“It’s a Wonderful Life” occupies a top spot on my list of favorite Christmas movies, but “The Family Man” is not far behind. The first is about a man who, in reality, lived a full and important life, but did not realize it. The other is about a man who lived a life he thought was full and important, only to learn it was lacking.
For me, I rarely if ever have moments like George Bailey. I enjoy what I do. I have been speaking and writing about issues, political and nonpolitical, for decades and am fortunate enough to get constant reminders about the effect I have had.
Sure, when I ran for governor of California, a Los Angeles Times columnist called me “the Black face of white supremacy.” But the ridiculous slams are vastly outweighed by the appreciation of so many others. A recent example occurred the day after Christmas.
My girlfriend, Nina, and I visited her family in San Jose, located in liberal Silicon Valley, the technology hub in California’s San Francisco Bay Area. As we sat in a restaurant in the San Jose Airport, she noticed a man across the room sitting at the bar wearing a cap that said, “Trump 2024.”
Nina said: “It takes some nerve, in a place this liberal, to wear a cap like that. You should say something to him.” I walked over to him, tapped him on his shoulder and complimented him on his headgear.
“Oh, my God!” he said. “Larry Elder, you changed my life! You made me the man I am today.”
I invited him to our table where Nate, age 40, proceeded to tell us about his life. He was energetic, funny and full of fascinating personal stories. His father can neither read nor write, but became so successful as a contractor, employing nearly 600 people, that he sold his business and retired at age 41.
Nate has two siblings, as did I. Like me, he is the middle child. For the first time, I wasn’t the least bit bothered by a three-hour flight delay.
He was a promising high school football player, but squandered his potential because, for a long time, he was angry — at his parents, at the world, just … angry. He drank, partied, did drugs and got kicked out of high school. He enrolled in another, tougher, rougher school where, again, he was a poor student. But then “for some reason,” at age 16, he began listening to talk radio. My show, he said, became his favorite.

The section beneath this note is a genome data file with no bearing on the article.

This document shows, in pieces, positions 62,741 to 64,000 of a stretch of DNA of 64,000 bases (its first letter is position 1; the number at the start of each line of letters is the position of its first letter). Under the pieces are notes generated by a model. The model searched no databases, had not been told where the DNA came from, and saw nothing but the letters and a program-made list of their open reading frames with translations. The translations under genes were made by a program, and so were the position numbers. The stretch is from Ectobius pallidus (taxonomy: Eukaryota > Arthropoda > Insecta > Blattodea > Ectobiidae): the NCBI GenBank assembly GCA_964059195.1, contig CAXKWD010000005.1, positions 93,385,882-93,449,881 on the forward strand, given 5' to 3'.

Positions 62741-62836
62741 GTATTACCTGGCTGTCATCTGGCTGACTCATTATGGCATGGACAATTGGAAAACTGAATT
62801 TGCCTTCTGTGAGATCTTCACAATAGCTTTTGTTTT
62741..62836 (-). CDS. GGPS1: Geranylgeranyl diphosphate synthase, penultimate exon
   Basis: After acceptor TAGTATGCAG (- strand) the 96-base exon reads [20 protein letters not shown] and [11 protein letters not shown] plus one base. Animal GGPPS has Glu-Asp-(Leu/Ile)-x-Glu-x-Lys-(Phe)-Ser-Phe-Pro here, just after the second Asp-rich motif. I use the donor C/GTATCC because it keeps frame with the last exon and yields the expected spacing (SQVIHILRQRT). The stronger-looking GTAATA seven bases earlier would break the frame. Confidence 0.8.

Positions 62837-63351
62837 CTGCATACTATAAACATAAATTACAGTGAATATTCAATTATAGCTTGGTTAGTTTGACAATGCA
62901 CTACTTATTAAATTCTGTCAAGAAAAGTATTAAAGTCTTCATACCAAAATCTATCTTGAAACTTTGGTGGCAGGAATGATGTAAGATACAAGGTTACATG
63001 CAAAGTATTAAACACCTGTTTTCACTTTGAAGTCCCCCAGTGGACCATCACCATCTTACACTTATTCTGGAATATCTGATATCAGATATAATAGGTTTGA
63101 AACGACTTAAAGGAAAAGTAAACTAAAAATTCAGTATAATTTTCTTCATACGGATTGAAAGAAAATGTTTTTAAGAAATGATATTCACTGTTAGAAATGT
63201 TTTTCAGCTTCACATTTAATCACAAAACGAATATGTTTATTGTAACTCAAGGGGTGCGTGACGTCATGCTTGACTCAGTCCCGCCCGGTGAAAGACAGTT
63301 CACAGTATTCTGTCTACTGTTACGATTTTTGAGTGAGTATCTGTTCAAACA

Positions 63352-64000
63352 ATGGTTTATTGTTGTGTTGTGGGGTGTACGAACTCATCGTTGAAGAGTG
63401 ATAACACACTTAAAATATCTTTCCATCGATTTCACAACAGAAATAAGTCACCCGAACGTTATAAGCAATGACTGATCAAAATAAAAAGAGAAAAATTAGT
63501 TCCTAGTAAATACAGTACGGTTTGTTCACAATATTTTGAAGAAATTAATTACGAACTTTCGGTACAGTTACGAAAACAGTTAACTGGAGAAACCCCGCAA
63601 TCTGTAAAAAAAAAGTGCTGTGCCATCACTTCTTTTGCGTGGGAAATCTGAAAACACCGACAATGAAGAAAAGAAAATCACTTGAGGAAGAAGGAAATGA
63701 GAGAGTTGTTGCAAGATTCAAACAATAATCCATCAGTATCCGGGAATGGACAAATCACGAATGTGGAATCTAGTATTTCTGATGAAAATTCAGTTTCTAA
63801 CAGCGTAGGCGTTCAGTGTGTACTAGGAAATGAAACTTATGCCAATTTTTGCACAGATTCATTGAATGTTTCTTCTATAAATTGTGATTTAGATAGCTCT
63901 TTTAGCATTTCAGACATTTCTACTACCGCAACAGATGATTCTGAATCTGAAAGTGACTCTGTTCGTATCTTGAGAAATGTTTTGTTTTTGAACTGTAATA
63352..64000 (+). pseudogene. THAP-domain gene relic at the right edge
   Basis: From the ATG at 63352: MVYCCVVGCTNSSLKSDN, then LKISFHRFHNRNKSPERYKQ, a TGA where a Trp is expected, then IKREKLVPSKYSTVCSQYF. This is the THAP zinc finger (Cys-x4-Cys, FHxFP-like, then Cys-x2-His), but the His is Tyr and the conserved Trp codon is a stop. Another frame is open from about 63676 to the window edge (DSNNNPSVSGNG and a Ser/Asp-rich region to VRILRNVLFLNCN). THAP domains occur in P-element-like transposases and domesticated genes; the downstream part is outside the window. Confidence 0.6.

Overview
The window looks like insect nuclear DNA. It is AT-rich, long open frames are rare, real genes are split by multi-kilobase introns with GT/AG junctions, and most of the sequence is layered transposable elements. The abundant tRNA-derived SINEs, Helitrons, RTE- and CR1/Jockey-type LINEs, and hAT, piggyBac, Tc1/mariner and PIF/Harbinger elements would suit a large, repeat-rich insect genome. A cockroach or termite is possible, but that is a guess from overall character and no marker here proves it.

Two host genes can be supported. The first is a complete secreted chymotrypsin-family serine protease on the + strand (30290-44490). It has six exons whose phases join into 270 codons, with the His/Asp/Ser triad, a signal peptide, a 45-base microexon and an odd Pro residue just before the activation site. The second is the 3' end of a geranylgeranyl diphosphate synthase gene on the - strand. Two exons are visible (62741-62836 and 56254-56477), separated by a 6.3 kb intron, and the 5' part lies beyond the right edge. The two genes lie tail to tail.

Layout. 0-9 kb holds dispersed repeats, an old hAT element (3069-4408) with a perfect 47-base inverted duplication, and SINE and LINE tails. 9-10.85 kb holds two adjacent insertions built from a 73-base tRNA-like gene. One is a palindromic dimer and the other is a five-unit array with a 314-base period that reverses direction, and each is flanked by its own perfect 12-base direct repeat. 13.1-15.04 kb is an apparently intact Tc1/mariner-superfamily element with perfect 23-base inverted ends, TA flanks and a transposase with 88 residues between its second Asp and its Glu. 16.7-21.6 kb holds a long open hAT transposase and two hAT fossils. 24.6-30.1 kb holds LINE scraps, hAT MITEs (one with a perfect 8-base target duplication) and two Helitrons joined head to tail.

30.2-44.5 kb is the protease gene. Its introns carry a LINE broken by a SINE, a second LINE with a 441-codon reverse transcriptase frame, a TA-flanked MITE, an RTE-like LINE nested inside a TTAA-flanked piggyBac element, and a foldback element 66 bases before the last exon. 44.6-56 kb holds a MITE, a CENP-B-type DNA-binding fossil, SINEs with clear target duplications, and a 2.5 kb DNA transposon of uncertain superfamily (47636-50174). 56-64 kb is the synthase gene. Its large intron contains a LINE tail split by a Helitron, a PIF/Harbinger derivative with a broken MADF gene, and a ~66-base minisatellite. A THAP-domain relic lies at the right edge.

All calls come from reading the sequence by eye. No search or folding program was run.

He heard me talk about my penniless and fatherless dad, who grew up in the Jim Crow South, and whose illiterate, irresponsible mother kicked him out of his house at the age of 13, at the beginning of the Great Depression.
Nate said he listened daily as I preached hard work, personal responsibility and insisted that we have a duty, no matter our circumstances, to pick up our cards and play them to the best of our ability. He was “inspired” when I insisted that we cannot control the outcome, but we are 100% in control of the effort.
He read my books and my columns. On his refrigerator, he taped my “Personal Pledge 32” — a list of rules to live by that I wrote 25 years ago — so that his two children “get a daily reminder to be grateful and stay focused.”
He owns a successful contracting business that builds offices and apartment buildings. Because of California’s taxes, regulations and ever-changing COVID-19 mandates for businesses and schools, he recently relocated his business and family to Idaho. He was only in San Jose to complete his remaining California projects.
Several times during our conversation Nate teared up, saying, “I don’t know what I would’ve done had I not discovered you. You helped bring me to Christ. And you helped me come to appreciate my father. Now, my dad told me many of the same things you did. But sometimes, you need to hear it from somebody else.”
Nate ended our long conversation saying, “Larry, you made my Christmas.” Well, he made mine. Yes, it’s a wonderful life. And we live in a wonderful country.